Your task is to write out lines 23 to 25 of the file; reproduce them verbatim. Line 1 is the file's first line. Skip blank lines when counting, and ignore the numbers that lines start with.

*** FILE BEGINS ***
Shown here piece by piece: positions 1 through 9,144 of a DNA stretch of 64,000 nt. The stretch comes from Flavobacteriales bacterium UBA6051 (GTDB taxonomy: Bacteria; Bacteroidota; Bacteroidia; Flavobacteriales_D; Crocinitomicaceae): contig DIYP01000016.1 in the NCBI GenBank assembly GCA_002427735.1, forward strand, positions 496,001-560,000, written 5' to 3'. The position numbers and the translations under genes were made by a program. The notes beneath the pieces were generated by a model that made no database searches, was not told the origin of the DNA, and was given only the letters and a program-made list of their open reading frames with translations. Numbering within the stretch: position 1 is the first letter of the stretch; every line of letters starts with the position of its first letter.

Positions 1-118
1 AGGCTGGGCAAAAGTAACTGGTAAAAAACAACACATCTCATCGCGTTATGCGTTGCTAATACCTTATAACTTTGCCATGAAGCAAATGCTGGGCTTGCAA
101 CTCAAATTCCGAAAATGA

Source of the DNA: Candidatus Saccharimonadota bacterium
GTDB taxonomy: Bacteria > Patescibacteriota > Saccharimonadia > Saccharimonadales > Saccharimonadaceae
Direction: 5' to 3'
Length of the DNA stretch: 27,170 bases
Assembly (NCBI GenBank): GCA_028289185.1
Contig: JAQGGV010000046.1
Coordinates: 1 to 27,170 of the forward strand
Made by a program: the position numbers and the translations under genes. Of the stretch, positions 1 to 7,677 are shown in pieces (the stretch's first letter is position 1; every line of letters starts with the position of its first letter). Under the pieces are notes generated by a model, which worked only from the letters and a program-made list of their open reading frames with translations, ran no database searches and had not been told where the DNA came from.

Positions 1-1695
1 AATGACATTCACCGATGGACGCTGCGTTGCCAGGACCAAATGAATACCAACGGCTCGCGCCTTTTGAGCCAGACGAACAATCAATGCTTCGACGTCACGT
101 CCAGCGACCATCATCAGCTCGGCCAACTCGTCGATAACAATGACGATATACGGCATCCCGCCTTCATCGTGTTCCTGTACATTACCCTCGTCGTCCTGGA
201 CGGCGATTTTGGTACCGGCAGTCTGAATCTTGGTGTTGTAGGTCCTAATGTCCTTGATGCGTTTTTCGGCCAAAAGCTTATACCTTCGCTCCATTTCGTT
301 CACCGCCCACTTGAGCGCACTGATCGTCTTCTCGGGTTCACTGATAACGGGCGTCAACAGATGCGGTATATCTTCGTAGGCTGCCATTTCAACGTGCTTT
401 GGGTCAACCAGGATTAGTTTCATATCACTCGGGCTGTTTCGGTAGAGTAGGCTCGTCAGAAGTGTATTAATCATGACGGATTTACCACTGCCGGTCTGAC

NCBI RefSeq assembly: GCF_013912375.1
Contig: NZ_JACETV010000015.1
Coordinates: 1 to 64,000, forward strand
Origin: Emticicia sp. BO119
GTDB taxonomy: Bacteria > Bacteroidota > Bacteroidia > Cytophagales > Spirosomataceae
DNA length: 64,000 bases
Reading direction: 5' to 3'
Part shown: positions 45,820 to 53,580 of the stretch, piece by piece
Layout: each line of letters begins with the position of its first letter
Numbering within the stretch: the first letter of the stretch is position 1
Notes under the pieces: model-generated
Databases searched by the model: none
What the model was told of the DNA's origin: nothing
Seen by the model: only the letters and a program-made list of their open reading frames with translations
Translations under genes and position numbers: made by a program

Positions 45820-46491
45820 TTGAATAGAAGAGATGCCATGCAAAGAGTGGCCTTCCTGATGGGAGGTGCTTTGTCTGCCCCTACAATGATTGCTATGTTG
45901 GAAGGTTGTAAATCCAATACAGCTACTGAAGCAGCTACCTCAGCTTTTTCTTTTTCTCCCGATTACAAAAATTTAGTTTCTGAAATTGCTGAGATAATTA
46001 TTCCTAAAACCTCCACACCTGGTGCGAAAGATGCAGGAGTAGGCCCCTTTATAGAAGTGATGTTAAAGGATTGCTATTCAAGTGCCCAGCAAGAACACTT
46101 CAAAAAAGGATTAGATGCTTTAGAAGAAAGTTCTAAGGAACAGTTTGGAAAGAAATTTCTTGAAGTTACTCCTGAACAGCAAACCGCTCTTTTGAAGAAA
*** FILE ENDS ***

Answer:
GTDB taxonomy: Bacteria > Bacteroidota > Bacteroidia > Cytophagales > Spirosomataceae
DNA length: 64,000 bases
Reading direction: 5' to 3'